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Author: admin, 23.03.2014. Category: The Power Of Thinking

And if you believe this commodity crunch is all about some temporary oil supply glut, think again. We produce a number of publications that we think will be of relevant interest to our private clients. We provide financial advisers and their clients with publications that we believe will be of specific interest to them.
Please see below for a list of publications that we have produced with the interest of all of our clients in mind.
Our charities newsletters reflect on the issues and topics that are of interest to trustees. Our wide range of publications and industry news articles have been produced with the interest of all our clients in mind. IW&I is committed to excellent investment research and we have invested heavily in our dedicated central research resource. The team also co-ordinates the firm’s investment process, helping to formulate our house strategy. We seek to get the best of both worlds by using a collegiate approach throughout the investment process. This belief is embodied in the fact that all of the key decision making committees in the investment process are comprised of more Investment Managers than researchers. The overall success of our business relies on this house message being a guide, not a straitjacket for the Investment Managers. In 2013 it is notable that equities have risen despite a rise in bond yields and a background of reduced earnings estimates as recovery was once again postponed. It seems almost trite to suggest that 2013’s equity investment bounty was the result of potentially damaging events not occurring, but as in 2012, this was demonstrably a key driver of returns. As we head into 2014 we are aware that equities no longer offer the bargain basement valuations that were apparent last year and their prospects are therefore much more dependant upon near-term earnings growth.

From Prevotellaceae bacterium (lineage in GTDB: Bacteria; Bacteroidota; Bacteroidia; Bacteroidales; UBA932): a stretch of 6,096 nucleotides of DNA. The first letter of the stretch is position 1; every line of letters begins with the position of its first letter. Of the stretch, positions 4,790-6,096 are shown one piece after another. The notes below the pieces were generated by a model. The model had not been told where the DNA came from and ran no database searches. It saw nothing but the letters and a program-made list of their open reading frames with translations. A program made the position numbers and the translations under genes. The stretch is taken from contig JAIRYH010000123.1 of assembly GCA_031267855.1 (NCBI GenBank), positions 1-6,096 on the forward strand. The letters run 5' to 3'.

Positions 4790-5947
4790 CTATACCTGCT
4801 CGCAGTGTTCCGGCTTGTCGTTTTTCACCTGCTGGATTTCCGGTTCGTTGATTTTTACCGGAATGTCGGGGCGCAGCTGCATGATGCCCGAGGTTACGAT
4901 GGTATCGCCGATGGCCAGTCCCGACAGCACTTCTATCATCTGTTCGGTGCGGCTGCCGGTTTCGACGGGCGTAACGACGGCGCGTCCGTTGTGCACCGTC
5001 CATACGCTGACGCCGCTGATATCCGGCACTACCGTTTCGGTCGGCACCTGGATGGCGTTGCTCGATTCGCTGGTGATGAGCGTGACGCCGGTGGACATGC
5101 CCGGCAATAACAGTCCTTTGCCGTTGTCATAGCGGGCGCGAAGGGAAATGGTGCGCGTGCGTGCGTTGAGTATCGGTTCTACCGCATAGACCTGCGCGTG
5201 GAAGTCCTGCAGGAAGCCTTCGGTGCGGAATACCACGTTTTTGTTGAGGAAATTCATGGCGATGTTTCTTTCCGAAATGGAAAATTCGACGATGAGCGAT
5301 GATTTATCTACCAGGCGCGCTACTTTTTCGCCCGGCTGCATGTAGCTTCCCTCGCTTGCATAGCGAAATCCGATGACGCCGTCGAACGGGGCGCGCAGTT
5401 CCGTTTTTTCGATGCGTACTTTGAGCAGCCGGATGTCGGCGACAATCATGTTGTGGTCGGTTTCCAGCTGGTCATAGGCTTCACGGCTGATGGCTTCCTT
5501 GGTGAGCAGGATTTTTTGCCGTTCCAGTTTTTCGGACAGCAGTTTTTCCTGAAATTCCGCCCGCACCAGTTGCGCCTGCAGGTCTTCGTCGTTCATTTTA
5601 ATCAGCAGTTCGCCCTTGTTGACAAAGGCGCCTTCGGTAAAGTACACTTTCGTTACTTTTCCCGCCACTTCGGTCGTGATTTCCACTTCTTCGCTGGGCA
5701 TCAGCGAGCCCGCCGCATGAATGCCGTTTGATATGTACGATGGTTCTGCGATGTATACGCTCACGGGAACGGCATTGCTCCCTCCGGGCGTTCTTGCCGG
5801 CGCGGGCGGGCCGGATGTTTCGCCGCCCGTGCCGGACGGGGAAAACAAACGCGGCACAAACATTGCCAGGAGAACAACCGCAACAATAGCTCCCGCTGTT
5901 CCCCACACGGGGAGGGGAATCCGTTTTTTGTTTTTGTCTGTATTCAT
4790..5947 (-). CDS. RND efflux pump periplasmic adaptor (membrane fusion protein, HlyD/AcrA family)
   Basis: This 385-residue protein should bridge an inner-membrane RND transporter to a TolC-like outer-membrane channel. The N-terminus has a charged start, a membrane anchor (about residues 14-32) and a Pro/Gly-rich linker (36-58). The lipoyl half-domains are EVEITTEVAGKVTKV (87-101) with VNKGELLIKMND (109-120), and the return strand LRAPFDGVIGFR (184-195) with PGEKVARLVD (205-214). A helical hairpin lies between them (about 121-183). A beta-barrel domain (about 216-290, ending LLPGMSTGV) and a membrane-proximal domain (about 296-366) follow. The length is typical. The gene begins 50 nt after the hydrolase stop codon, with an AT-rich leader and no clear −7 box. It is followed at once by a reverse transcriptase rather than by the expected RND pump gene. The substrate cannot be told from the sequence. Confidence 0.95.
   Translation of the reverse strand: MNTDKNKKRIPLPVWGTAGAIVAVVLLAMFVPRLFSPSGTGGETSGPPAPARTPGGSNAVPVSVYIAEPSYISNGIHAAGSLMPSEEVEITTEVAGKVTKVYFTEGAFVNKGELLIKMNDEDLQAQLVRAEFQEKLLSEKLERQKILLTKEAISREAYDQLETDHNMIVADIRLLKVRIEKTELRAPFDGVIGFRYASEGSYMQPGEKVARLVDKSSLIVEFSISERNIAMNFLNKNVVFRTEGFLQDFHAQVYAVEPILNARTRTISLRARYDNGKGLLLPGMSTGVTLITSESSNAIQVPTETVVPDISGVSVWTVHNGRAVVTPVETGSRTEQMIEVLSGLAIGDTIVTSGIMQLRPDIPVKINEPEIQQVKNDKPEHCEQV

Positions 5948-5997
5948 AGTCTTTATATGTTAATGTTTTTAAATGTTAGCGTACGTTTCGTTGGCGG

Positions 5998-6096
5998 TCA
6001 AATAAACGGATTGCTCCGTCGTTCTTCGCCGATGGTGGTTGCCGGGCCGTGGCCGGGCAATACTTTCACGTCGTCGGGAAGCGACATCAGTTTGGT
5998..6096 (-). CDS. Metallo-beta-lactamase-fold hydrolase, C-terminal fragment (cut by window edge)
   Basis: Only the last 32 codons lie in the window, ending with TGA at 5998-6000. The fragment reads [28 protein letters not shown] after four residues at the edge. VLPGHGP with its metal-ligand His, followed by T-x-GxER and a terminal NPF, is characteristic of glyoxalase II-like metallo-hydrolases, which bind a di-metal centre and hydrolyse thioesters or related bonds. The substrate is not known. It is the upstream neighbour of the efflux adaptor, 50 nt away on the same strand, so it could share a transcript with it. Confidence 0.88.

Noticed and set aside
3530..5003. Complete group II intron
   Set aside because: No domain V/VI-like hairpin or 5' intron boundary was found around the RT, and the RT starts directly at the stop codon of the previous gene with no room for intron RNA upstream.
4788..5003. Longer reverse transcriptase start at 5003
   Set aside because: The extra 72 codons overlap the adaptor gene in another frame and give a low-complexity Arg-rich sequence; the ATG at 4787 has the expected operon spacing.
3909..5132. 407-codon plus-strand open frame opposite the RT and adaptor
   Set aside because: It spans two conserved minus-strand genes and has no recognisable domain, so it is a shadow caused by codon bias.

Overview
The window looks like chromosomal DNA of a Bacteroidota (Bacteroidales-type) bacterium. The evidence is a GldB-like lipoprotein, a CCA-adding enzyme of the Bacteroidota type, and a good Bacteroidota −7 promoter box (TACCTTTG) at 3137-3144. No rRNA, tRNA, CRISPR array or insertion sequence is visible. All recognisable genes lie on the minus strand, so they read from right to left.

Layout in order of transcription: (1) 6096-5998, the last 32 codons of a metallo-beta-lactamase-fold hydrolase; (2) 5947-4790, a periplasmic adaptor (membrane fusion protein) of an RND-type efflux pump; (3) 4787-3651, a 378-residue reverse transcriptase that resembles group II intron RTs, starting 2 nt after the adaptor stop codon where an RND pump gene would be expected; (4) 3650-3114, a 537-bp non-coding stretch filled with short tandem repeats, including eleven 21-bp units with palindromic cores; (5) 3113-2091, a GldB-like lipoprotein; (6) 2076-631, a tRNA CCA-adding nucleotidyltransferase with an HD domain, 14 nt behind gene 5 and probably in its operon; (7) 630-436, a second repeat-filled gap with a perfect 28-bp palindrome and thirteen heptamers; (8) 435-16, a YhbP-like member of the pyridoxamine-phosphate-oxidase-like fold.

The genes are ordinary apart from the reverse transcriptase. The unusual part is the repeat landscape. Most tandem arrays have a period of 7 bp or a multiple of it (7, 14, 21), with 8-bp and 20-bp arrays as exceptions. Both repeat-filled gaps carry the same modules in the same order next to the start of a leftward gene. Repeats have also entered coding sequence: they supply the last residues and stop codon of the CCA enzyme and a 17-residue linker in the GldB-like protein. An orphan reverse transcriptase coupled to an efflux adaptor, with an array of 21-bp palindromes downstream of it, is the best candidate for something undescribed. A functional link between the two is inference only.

Nevertheless, it is clear that much of our fate remains in the hands of politicians and central bankers.
We are of the school that regards the possibility (and ultimate reality) of the end of quantitative easing as a positive sign, whilst also believing that its withdrawal can be managed without derailing the economic recovery.
We are of the school that regards the possibility (and ultimate reality) of the end of QE as a positive sign, whilst also believing that its withdrawal can be managed without derailing the economic recovery. In spite of these thrills and spills, more tangibly the US economy continues to lead developed markets towards sustainable recovery, a development that we believe will only have been temporarily disrupted by the deficit dispute.
If the focus on matters in the US seems too great, it is only because its influence on global economies and investment trends is all-embracing.
Elsewhere in the emerging world, we are focused more on the positive secular trends and less on shorter-term cyclical and liquidity threats. Closer to home, the UK has surprised everybody with its strength, and promises to be the fastest growing economy amongst the major developed countries.
We see prospects for concerted growth in all the main economic blocks for the first time in several years, which suggests that earnings should rise, potentially by low double digits. In the event that our thesis is wrong, it is clear that central banks (with full governmental support) are scared stiff by the threat of deflation and will use any means to avert it.
Headline writers became obsessed with the idea of a “Great Rotation” from bonds into equities, and while there is plenty of merit in this theory, there is limited real evidence of it occurring yet. The 3D printer and services market is still small – estimated by consultancy, Wohlers Associates, to be worth $2.2bn worldwide in 2012 (up 29% on 2011) – but growing fast.